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Meaning of the song ‘Savage’ by ‘Megan Thee Stallion’

Released: 2020

At its core, “Savage” by Megan Thee Stallion is a fierce anthem of self-affirmation and female power. The song rides roughshod over the traditionally male-dominated nature of hip-hop as Megan lyrically flaunts her independence, her sensuality, and her untamed attitude.

Breaking down the first verse, Megan nods to her uncompromising essence as she calls herself “that bitch”, a term reclaimed in hip-hop as a powerful and assertive woman. She’s the “hood Mona Lisa,” a metaphor for her iconic status and allure. The pizza line comes as a testament of her shedding the bad influences, “cheesy niggas,” just as easily as one slices off a pizza piece. The verse is filled with assertions of her individuality and independence, even in her relationships. The ‘maid’ line isn’t so much a jab, as much as it is asserting her dominance – the guy she dumped is someone else’s catch now.

The chorus is a blend of identity markers – “savage, classy, bougie, ratchet, sassy, moody, nasty,” showing off the multifaceted, unapologetic, renditions of herself. The repeated phrase “what’s happening” has a dual connotation – it’s both a challenge to her detractors and a wake-up call to listen up.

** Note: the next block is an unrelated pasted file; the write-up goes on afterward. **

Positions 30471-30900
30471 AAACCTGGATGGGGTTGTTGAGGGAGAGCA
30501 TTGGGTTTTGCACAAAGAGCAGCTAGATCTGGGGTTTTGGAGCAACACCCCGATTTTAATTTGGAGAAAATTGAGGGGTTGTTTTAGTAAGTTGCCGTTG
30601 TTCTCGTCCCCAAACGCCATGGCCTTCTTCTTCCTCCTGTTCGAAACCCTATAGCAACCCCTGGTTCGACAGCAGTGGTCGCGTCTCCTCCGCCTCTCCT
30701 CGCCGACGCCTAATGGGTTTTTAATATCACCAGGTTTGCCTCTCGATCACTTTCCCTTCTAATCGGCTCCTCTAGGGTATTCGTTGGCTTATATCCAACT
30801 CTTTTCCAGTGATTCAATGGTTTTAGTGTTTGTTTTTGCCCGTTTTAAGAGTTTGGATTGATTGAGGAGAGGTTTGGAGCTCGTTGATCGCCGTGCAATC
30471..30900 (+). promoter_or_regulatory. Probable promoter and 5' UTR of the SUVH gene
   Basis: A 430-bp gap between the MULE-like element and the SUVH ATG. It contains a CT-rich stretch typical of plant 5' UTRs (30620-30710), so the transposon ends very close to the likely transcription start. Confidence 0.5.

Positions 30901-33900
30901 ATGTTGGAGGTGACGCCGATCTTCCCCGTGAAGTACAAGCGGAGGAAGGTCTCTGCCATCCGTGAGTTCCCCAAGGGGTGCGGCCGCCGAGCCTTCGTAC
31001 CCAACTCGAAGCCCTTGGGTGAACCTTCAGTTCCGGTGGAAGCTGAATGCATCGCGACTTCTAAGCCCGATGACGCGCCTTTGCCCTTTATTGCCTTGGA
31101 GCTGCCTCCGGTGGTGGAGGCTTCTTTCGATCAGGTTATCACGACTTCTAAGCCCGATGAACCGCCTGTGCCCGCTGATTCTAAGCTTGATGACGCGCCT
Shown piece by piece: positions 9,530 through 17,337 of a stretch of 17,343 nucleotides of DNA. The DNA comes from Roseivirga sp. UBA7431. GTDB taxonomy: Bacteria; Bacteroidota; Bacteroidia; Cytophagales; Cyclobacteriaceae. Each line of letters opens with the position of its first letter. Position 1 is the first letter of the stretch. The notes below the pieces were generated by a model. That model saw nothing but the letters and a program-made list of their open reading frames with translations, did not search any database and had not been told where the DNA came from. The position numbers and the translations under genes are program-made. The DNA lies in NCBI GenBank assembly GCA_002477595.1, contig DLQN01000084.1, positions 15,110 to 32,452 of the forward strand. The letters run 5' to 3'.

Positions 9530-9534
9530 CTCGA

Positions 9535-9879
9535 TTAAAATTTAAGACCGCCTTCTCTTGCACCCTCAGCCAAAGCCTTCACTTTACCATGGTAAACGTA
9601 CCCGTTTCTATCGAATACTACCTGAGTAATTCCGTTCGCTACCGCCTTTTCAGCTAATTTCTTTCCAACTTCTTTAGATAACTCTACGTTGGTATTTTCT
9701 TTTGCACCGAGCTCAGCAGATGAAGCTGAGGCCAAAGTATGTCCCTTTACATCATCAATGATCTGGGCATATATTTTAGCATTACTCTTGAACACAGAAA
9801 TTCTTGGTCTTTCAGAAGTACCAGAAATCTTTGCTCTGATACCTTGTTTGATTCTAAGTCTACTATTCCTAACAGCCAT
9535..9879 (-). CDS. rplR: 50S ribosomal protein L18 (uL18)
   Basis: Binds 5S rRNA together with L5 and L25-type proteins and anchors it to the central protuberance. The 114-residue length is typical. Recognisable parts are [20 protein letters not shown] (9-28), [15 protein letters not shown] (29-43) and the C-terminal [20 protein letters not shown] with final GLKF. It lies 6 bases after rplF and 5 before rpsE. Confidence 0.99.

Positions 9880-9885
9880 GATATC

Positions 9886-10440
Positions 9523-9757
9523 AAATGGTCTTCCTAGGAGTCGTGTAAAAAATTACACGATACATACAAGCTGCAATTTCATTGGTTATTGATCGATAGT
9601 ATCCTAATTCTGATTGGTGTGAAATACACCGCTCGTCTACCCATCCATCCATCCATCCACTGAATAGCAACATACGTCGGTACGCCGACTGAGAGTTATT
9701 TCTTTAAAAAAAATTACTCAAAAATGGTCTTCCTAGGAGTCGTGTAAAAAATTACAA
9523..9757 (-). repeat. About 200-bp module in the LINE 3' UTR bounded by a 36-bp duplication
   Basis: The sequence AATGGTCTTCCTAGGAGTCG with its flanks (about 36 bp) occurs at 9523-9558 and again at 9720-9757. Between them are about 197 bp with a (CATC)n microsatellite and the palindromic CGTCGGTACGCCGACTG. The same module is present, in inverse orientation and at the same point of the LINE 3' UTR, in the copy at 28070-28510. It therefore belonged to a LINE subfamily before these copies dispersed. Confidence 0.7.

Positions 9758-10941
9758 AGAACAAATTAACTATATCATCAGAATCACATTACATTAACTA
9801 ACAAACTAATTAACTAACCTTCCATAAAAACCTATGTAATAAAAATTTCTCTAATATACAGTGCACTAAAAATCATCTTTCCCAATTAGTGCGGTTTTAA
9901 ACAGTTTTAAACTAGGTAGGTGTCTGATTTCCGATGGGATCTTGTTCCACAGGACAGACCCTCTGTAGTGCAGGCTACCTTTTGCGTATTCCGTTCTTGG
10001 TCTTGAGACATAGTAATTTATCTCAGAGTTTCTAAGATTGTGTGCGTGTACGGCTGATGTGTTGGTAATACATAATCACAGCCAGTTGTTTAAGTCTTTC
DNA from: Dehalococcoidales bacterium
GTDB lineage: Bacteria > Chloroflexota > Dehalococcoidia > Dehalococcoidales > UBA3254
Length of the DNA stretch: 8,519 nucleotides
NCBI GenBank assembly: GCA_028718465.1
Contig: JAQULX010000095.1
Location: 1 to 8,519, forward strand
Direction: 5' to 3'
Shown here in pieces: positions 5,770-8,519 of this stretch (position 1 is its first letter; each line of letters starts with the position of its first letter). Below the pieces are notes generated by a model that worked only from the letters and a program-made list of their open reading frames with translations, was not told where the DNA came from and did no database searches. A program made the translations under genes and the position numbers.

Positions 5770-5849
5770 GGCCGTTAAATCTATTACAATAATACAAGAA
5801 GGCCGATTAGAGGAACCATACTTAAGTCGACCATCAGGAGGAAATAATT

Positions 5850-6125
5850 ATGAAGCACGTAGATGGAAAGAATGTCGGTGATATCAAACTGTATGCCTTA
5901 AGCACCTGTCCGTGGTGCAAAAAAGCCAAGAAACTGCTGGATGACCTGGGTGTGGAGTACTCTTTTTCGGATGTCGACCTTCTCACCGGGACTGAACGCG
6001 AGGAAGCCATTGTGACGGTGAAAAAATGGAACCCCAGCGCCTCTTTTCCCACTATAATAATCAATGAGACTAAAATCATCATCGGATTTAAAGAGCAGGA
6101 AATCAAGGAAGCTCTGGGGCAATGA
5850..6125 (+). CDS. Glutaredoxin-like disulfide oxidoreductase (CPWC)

The second verse emphasizes her financial independence, hinting at maintaining personal relationships with discretion. If the beef ain’t about money, consider Megan unbothered. She’s “the shit,” thriving in success, symbolized by her ‘drip’ – slang for a distinctive, impressive style.

The final verse sees Megan standing proud in her sexuality – her confidence making others feel ‘attacked.’ She’s warning others not to get hoodwinked, and boldly positions herself as the one in control. She ends the verse with the declaration “Niggas say I taste like sugar, but ain’t shit sweet,” contrasting the stereotypical expectation of sweetness with the real, unsweetened rawness of her persona.

From start to finish, “Savage” is an empowering narrative of knowing who you are and standing your ground. Megan Thee Stallion isn’t afraid to re-define boundaries in a genre that often marginalized women. Instead, she’s tearing down gender stereotypes hook, line, and sinker.

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